Let me say a few words to try to put Father Green’s career, before, during and after Sewanee, and he was here only for, I think, five summers out of the long course of his life. Let me try to put those in a little context here.
In 1965 there were two young African American men who were first cousins and who had grown up together, gone to school together, and I imagine even picked cotton together, on their family farms in the tiny and nearly all-Black town of Jenkinsville, South Carolina, 25 or so miles northwest of Columbia.
In 1965, these two young men, Bill O’Neal and Joe Green, both priests in the Episcopal Church, earned and received the Master of Sacred Theology Degree from the School of Theology of the University of the South.
To my knowledge, neither of them attended a formal ceremony here on the Mountain that late spring, to receive those degrees, but they became on that day the first African Americans to graduate from this University. That’s 100 years after the end of the Civil War and the actual emancipation of nearly four million people held in the bonds of slavery, and that was 97 years after the first students matriculated at this University of and for the American South.
It is entirely fitting that we focus on that historic moment in honoring Father Green as we are today, but the right way to do it — the right way to honor that moment and those achievements 45 years ago — is not to isolate them, but to see their achievement in Sewanee in 1965 in the stream of two lives that were dedicated — long before they started at Sewanee and even longer after they finished at Sewanee —
Two lives that were dedicated to what Father Green told me two years ago was “the only way to know the kingdom, right here, right now” — that way was “to fight for justice in this world.”
And let me add here that Father O’Neal died tragically in 1975. And I do not doubt that Sewanee would be honoring him today if he were still with us today.
When Fathers Green and O’Neal started their study at Sewanee in the summer of 1959, they already were veterans of the fight against Jim Crow.
Ten years earlier, when Father Green was in his last year of college at St. Augustine’s, they had joined with other young Black men to fight for justice in the Episcopal Church. All of these men were determined to enter the Episcopal priesthood but all also refused to attend the church’s segregated seminary. Instead, they planned and executed a collective action to attend white seminaries outside the South. Not Sewanee or the Virginia seminary, but those outside the South. Father Green went to Philadelphia Divinity School, and Father O’Neal to General in New York City.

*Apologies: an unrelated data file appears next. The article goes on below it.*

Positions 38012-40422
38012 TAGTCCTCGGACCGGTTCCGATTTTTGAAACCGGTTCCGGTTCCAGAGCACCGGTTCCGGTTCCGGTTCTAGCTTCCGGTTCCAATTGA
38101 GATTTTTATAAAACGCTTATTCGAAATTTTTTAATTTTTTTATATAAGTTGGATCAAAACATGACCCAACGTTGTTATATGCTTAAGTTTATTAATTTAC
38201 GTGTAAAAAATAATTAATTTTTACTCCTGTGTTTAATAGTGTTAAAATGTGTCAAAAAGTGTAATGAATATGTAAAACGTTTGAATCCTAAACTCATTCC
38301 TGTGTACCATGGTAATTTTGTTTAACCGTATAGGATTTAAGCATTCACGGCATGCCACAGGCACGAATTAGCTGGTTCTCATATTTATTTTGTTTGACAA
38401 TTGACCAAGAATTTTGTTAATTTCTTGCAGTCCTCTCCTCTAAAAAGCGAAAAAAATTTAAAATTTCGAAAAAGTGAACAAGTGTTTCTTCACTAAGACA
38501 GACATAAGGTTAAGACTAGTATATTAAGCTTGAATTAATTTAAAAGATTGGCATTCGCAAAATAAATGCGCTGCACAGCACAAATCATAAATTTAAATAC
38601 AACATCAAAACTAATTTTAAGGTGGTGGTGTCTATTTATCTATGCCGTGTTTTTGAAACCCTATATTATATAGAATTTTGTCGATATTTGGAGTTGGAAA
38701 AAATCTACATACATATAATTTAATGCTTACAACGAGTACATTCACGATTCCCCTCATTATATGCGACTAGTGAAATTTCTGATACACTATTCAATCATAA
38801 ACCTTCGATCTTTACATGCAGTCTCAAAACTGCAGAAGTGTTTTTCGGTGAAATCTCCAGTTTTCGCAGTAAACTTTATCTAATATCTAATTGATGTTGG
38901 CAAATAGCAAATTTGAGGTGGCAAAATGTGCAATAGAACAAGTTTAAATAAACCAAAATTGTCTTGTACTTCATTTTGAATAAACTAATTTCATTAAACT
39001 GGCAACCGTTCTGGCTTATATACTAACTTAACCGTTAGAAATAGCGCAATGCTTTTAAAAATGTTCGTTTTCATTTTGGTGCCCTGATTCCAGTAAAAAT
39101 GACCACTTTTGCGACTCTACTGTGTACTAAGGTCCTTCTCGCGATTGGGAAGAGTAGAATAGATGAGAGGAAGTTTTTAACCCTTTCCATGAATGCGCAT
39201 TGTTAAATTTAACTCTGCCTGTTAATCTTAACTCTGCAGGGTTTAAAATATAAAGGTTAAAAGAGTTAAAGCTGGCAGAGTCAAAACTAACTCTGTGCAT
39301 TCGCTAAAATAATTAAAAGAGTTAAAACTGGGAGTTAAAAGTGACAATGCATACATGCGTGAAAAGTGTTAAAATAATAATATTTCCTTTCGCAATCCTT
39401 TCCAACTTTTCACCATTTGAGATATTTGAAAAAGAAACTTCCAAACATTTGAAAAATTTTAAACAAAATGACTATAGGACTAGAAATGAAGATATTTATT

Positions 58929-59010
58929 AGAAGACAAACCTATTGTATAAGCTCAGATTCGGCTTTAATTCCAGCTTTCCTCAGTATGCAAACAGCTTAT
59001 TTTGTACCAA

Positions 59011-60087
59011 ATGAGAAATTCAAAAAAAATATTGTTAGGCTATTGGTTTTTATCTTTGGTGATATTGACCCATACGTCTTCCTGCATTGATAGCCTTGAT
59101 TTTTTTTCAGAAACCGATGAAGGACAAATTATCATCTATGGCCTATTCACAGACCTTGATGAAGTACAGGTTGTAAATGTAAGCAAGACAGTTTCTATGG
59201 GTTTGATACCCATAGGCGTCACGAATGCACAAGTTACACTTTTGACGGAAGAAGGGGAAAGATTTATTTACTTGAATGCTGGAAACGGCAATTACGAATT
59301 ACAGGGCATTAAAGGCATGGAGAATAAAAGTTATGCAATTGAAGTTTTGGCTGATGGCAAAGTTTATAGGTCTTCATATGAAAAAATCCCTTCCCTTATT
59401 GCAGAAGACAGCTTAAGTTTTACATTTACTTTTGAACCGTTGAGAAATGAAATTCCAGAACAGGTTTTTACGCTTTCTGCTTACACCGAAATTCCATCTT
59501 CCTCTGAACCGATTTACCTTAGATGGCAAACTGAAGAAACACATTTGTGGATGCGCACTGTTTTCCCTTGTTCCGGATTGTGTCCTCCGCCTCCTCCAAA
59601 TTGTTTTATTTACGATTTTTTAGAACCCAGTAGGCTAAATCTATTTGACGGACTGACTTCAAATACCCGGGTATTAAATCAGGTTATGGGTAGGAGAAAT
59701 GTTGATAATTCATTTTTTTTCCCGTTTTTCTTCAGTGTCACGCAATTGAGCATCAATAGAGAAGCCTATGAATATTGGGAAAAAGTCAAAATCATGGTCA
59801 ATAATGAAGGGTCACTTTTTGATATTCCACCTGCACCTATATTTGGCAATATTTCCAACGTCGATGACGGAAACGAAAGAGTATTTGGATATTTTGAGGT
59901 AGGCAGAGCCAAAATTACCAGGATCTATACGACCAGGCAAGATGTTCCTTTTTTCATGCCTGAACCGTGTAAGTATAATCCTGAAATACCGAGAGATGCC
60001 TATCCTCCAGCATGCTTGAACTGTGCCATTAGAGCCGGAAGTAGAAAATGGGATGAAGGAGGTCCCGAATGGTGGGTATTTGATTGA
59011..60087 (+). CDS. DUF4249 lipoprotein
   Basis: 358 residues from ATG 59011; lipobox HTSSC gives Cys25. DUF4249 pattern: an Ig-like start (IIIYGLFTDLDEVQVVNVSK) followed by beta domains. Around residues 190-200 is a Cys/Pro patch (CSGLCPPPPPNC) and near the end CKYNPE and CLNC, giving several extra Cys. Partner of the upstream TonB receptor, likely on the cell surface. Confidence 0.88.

When they entered the summer graduate program at Sewanee in 1959, they knew they were not the first at Sewanee, they knew they were following in the footsteps of young men before them, John Moncrief in 1953 and Merrick Collier in 1954. These two young men had officially broken the color line here. However, neither had finished their studies: Moncrief was killed in an automobile accident in 1955, and Collier had elected to leave Sewanee instead of enduring the hostility he received in his one year of study here at the School of Theology.
Fathers Green and O’Neal had known their predecessors. John Moncrief in particular had been their teacher of sorts. So they consciously and deliberately took up the task of finishing the work, the fight for justice, right here and right now, at Sewanee. So there is no accident in any of this. This is a story about agency, about choice, about courage undergirded by faith. As Father Green told me two Septembers ago, the decision to come to Sewanee “was deliberate.” “We wanted to go [to Sewanee] and break down the barriers that we had broken down in other places. And we felt this was our obligation in a sense. The church cannot function as a separate and unequal institution, and the school [Sewanee] certainly cannot.”
No surprise, then, to learn that in the summer of 1961, that they were not only studying, but that Fathers Green and O’Neal joined three white men on the summer Theology faculty and tried — and failed — to be served at the restaurant of the segregated Sewanee Inn.
Sewanee, Father Green told me, helped him “to know that I could deal with tough situations. Because dealing with the Jim Crow in the city of Norfolk that I faced when I came there was the same Jim Crow I was dealing with at Sewanee.” This was part of his education here.
No surprise, either, that throughout the 1960s, Father Green, once he had received the calling to Grace Church in Norfolk, Virginia, expanded his fight for justice in the cities of Norfolk, Hampton Roads, and Portsmouth.
In the 1960s you could find the Civil Rights agitator, Father Green, on the streets of those cities, in the midst of the Poor People’s march in Norfolk, or the successful fight to desegregate the YMCA.
Later you could find him as a member of the city’s school board, working to bring excellence in education, for once, to all of that city’s children.
For many years, twenty I think, you could find him elected to and serving on the Norfolk City Council, leading urban renewal projects to upgrade housing in the city’s Black neighborhoods, to enhance public transportation, to upgrade the facilities and opportunities at Norfolk State University and Tidewater Community College, to renovate the Black neighborhood’s theater into the Crispus Attucks Cultural Center. Travel to Norfolk as I did two Septembers ago, and you will find Father Green’s fingerprints all over that city.
And for the 30 years after he started in 1963, and even quite frequently since then, you could find Father Green in the pulpit, the rector of Grace Church, ministering to his parishioners. Within the four walls to be sure, but also reaching always beyond those walls to the world right here and right now.